When to start CPAP vs. blow by 02 vs. PPV?

  1. Hello all,
    I am new to the NICU and I just recently took my NRP and I feel as though I have an ok grasp of what to do when a baby is experiencing 100% apnea but I find myself getting confused when it comes to situations such as this:

    I had a patient the other day who gets "very tired" when bottle feeding and has trouble pacing so she did very well for the first bit and the pacing helped her saturations return to 100% when they would go down to high 80's, low 90's. At one point, however, her saturations kept going lower and lower until eventually they reached the 20's. By this point and her heart rate started slowing down. For some reason I decided to put her prone and "stimulate" her by gently rubbing her back- although looking back, don't know if this mattered because she wasn't experiencing apnea. I guess it was my instinct to just stimulate her to breathe more? I have no idea why I did that. And then after a few seconds of seeing no improvement, I provided blow-by oxygen and she eventually came back up and had no problems for the rest of the shift.

    What would have been the proper thing to do in this situation? I kept thinking back to NRP as I saw her heart rate drop to below 100... first I thought "PPV" but then realized, she wasnt experiencing apnea and wasnt gasping. Then I thought "CPAP" because of her low 02, but I'm thinking that would be something more in the "long run"... if she kept up the low 02 for a long time and didn't come up with blow-by oxygen.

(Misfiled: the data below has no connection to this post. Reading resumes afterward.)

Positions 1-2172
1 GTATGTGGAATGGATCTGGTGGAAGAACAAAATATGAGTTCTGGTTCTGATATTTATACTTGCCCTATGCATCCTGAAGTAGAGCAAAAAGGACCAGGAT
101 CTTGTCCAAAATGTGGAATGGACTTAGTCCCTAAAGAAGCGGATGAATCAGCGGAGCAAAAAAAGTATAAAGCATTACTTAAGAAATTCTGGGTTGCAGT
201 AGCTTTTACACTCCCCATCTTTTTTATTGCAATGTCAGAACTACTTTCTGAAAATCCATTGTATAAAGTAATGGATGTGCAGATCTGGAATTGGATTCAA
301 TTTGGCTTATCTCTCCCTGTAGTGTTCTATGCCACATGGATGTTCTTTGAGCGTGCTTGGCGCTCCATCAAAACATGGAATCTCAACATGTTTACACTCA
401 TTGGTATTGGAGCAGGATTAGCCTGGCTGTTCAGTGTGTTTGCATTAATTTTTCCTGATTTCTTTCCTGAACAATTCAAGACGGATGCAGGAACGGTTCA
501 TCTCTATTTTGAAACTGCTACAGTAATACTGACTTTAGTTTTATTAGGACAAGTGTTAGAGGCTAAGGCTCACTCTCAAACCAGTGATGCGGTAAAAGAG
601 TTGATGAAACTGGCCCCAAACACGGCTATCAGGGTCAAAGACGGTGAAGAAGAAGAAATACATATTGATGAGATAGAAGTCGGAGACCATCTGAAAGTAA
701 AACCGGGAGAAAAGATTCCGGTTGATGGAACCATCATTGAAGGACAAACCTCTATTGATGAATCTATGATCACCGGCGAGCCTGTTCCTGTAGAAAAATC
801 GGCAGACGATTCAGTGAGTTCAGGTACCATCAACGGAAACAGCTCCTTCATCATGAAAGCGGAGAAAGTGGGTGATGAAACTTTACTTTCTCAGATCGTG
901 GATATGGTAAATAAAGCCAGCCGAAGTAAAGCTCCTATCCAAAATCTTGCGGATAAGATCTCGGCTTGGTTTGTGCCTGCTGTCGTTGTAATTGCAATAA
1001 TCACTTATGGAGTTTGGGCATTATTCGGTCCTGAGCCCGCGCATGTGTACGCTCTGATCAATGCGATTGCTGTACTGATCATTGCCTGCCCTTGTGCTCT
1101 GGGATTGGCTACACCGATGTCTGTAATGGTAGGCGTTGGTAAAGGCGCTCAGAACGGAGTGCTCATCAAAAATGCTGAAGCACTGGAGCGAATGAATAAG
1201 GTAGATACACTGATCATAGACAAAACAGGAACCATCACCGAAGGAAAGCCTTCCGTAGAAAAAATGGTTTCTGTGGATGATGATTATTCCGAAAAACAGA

I still feel SO confused!!! Was using blow-by oxygen ok in this situation?
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    About LRC_RN

    Joined: Sep '11; Posts: 8


  3. by   Double-Helix
    I'm a bit confused. You let this baby's sats reach the 20's before you intervened? Placing a child in the prone position does not promote oxygenation. Neither does rubbing the back. If the child had decreased saturations with bradycardia then the initial intervention is to provide oxygen.

    I'm PICU, but we see little babies a lot. I don't take NRP, but I do take PALS. Symptomatic bradycardia due to poor oxygenation requires manual ventilation to attempt to increase the oxygenation and the heart rate.

    I'm glad blow by worked, but I would have intervened much faster than waiting for the sats to drop to 20. If her normal is 100%, and normal when feeding is high 80's-90's I would have been concerned and giving blow by when they reached the 70's. By the 20's I would have been bagging. I'm not sure why you allowed them to reach the 20's in the first place, and then wasted time trying to stimulate her before giving oxygen.